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each to prefer the other before bimself. 8. We recommend a serious perusal of The Causes, Evils, and Cures of Heart and Church Divisions.

How we can Employ our Time Profitably

when not Traveling, or engaged in Public Exercises.

( 125. As a general method of employing our time, we advise you,-1. As often as possible to rise at four. 2. From four to five in the morning, and from five to six in the evening, to meditate, pray, and read the Scriptures with potes, sad the closely practical parts of what Mr. Wesley bas published. 3. From six in the morning till twelve, wberever it is practicable, let the time be spent in appro priate reading, study, and private devotion.

1 126. Other reasons may.concur, but the chief reason that the people urder our care are not better is, because we are not more knowing and more holy.

1127. And we are not more knowing, because we are idle. We forget our first rule: “Be diligent. Never be unemployed. Never be triflingly employed.

Neither spend any more time at any place than is strictly necessary." We fear there is altogether a fault in this matter, and that few of us are clear. Which of us spend as many hours a day in God's work as we did formerly in man's work? We talk-talk-or read what comes next to hand. We must, absolutely must, cure this evil, or betray the cause of God? But how 1. Read the most useful books, and that regularly and constantly. 2. Steadily spend all the morning in this employment, or at least five hours in the four and twenty. “But I have no taste for reading.” Contract a taste for it by use, or return to your former employment. "But I have no books.” Be diligent to spread the books, and you will have the use of them.

Of our Deportment at the Conferences.

9 128. It is desired that all things be considered on these occasions as in the immediate presence of God; that every person speak freely whatever is in his heart.

1 129. In order, therefore, that we may best improve our time at the Conferences,


1. While we are conversing let us have an especial care to set God always before

2. In the intermediate hours, let us redeem all the time we can for private exercises. 3. Therein let us give ourselves to prayer for one another, and for a blessing on our labor.

The Matter and Manner of Preaching.

1 130. The best general method of preaching is, 1. To convince; 2. To offer Christ; 3. To invite; 4. To build up: And to do this in some measure in every


1131. The most effectual way of preaching Christ is, to preach him in all his offices; and to declare his law, as well as his Gospel, both to believers and unbelievers. Let us strongly and closely insist upon inward and outward holiness in all its branches.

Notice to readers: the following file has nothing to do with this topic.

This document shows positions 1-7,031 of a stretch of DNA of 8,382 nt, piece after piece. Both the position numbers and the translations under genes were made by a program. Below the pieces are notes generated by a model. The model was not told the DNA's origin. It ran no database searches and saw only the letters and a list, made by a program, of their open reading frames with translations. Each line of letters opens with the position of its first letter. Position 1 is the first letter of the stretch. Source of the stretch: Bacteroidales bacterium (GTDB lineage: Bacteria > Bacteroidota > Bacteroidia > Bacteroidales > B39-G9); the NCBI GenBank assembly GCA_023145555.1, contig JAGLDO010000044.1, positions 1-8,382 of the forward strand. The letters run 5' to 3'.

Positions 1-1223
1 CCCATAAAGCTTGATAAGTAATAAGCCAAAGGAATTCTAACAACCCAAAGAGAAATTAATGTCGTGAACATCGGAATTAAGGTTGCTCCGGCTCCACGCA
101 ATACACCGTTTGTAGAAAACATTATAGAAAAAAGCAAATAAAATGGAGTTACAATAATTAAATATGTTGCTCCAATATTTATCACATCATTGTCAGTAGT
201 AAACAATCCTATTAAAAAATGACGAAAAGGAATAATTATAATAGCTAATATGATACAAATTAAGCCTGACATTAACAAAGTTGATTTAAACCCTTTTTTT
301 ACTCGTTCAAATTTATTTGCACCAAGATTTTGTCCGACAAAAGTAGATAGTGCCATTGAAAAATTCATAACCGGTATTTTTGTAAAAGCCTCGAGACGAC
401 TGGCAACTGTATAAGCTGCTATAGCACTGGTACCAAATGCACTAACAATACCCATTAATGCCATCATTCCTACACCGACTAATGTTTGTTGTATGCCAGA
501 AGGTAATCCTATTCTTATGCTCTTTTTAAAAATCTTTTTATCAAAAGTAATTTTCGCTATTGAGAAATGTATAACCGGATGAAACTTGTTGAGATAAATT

Rules by which we should continue, or de

sist from, Preaching at any Place. T 132. It is by no means advisable for us to preach in as many places as we can without forming any societies. We bave

made the trial in various places, and that for a considerable time. But all the seed has fallen by the way-side There is scarcely any fruit remaining.

| 133. We should endeavor to preach most, 1. Where there is the greatest number of quiet and willing hearers. 2. Where there is most fruit.

| 134. We ought diligently to observe in what places God is pleased at any time to pour out his Spirit more abundantly, and at that time to send more laborers than usual into that part of the harvest.

Visiting from House to House, guarding

against those Things that are so common to Professors, and enforcing Practical Religion.

[ 135. We can further assist those under our care by instructing them at their own houses.

What unspeakable need is there of this!

The world says, Methodists are no better than other people.This is not true in the general; but,

$ 1. Persona! religion, either toward God or inan, is too superficial among us. We can but just touch on a few particulars. How little faith is there among us! How

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little communion with God! How little living in heaven, walking in etemity, deadness to every creature! How much love of the world! Desire of pleasure, of case, of getting money! How little brotherly love! What continual judging one another! What gossiping, evil-speaking, tale-bearing! What want of moral bonesty! To instance only one particular: Who does as he would be done by in buying and selling.

§ 2. Family religion is wanting in many branches. And what avails public preaching alone, though we could preach like angels? We must, yea, every Traveling Preacher must, instruct the people from house to bouse. Till this be done, and that in good earnest, Methodists will be no better.

§ 3. Our religion is not sufficiently deep, universal, uniform; but superficial, partial, uneven. It will be so till we spend half as much time in this visiting as we now do in talking uselessly. Cau we find a better method of doing this than Mr. Baxter's? If not, let us adopt it without delay. His whole tract, entitled “ Gildas Salvianus; or, The Reformed Pastor," is well worth a careful

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